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As the whole world connects more and more through internet networking platforms, retail engagement platform Netree’s initiative, FOOP, is bringing together all the parts in the Indian retail machine. Desi Valli, the CEO of Netree spoke to The Tech Panda about FOOP’s path-breaking steps in connecting buyers, brands, and consumers.

According to Valli, India has some 14 million registered and 20 million unregistered retailers. This makes the Indian retail market the world’s largest unorganized market hiding below an organized market. While, by and large, the unorganized market consists of manufactured products, it is handicapped because of lack of inter-exchangeable information between the organized and the unorganized market. This leads to challenges in strategizing for new products or in a methodology to take a product to consumers.

For example, approximately, 15000 new products are launched by all companies put together in India per year, but the success ratio is only 0.2%. The primary reason for such low results is that most product experiments have to do with opinion-based model, and brands don’t have any mechanism to collect that information from the larger sections of the society to fine tune the product or withdraw the product even before the launch. This in turn is due to lack of information exchange between channels.


Valli, who is an engineer with a masters in marketing, explains that a natural network exists between brands, distributors, wholesalers, and retailers in the developing market of the retail industry.

“The network allows them to conduct day-to-day buying, selling, and logistics activities. However, what is missing dramatically is the information flow, which is supposed to move up and down the network. That flow is not possible, because there is no communication channel that is systematic in nature,” he says.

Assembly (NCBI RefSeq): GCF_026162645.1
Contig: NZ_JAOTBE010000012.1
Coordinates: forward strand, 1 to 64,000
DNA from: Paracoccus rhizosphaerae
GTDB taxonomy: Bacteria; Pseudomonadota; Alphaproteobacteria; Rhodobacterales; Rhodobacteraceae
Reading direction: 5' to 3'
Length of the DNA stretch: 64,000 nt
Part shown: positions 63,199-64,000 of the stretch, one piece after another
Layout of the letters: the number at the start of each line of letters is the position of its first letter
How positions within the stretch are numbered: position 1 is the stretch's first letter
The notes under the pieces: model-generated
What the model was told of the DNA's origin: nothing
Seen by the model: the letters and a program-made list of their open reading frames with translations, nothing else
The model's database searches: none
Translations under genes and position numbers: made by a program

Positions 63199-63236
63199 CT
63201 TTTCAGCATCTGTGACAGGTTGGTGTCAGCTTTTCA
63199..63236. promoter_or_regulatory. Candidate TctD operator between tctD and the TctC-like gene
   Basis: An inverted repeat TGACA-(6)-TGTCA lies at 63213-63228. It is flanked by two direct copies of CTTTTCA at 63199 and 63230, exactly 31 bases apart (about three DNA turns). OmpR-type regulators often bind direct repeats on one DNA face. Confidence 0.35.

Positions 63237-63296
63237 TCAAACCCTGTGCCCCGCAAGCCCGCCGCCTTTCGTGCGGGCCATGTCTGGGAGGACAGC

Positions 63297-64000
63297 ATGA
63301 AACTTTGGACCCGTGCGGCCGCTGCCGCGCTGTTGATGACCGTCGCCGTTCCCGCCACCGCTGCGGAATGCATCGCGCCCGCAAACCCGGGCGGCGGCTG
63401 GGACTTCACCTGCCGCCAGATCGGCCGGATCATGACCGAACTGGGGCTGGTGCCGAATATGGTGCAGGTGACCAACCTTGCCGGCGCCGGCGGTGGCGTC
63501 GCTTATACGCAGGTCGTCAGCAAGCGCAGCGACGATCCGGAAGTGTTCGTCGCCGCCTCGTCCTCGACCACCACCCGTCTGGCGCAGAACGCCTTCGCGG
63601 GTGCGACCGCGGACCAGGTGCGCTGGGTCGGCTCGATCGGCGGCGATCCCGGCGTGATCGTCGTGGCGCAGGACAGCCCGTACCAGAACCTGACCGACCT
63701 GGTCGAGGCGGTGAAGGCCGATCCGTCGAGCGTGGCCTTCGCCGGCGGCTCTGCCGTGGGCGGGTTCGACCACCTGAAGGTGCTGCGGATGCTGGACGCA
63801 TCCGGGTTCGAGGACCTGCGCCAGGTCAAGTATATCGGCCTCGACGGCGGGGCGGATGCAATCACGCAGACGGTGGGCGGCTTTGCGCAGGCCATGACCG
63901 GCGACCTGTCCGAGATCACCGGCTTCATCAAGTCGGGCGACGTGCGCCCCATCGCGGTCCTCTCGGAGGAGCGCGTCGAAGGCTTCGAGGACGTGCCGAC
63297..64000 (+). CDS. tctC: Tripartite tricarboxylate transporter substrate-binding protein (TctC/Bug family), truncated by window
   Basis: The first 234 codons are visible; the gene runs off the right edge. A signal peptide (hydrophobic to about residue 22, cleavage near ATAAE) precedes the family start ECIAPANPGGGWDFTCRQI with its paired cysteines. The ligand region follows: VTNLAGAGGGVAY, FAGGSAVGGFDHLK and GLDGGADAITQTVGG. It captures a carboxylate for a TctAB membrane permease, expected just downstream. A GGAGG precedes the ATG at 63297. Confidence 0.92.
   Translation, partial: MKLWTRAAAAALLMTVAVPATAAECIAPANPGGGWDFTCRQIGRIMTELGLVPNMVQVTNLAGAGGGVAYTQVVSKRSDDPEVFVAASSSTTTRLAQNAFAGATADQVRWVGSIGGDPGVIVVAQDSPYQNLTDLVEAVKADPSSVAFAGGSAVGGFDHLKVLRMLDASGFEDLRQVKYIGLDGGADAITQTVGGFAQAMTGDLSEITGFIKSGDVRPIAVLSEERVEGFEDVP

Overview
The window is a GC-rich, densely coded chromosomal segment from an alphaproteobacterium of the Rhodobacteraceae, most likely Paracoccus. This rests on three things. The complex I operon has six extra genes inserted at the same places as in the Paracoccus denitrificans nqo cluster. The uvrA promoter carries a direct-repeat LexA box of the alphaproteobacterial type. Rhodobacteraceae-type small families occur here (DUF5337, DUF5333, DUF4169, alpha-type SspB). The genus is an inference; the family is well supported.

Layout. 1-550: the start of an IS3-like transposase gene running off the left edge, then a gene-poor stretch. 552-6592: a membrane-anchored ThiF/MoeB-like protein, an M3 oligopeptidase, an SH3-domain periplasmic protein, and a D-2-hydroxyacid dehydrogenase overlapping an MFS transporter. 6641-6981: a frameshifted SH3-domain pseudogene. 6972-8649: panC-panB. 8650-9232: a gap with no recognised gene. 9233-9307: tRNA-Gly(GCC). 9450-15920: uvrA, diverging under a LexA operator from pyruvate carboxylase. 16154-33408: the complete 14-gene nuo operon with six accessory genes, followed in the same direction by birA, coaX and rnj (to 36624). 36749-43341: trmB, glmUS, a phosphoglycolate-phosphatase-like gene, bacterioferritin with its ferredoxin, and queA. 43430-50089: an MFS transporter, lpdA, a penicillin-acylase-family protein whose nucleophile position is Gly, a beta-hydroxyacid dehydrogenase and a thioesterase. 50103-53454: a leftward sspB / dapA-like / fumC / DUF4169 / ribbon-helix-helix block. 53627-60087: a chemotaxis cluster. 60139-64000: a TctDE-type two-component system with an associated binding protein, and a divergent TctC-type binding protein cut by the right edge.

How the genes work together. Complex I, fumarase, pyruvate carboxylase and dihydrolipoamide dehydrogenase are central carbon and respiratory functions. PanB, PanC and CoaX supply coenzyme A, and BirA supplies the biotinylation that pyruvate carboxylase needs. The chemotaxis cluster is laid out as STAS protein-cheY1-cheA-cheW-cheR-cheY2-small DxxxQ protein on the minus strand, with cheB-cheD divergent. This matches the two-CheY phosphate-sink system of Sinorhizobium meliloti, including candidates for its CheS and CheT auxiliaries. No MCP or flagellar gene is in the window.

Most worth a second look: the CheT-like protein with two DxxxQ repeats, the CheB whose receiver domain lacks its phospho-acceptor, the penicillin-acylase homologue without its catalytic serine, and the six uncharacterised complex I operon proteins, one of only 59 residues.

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Keeping that in mind, Valli detected a need for a networking environment of stakeholders, where they could engage efficiently and improve communication between the channels, as well as back and forth. And thus, FOOP was born in 2013.

“It is difficult to find an analogy or even a similar company to compare with FOOP, because the problem is unique to the Indian developing market. However, the functions of linking all activities related to the supply chain and retail industry include what we call connect, promote and transact. Anyone who is a part of our platform can do these three activities,” he explains.

Offline Channels

Without a platform like FOOP, a brand would have to go through a network of people to reach out to a consumer, through the offline market distribution network. Information has to travel through offline marketing channels, like distributors, wholesalers, and retailers, before it actually reaches consumers. To own information about consumers, brands either have to depend on other companies or on their internal historical information. However, some information would often get lost.

“With no information highway available between channels and brands, consumer information is not accessible. In the offline world, unless you have your own store, there is no way you can collect consumer information. At the same time, in the Indian context, if you are coming from abroad, you won’t know any information about the retail market,” Valli says.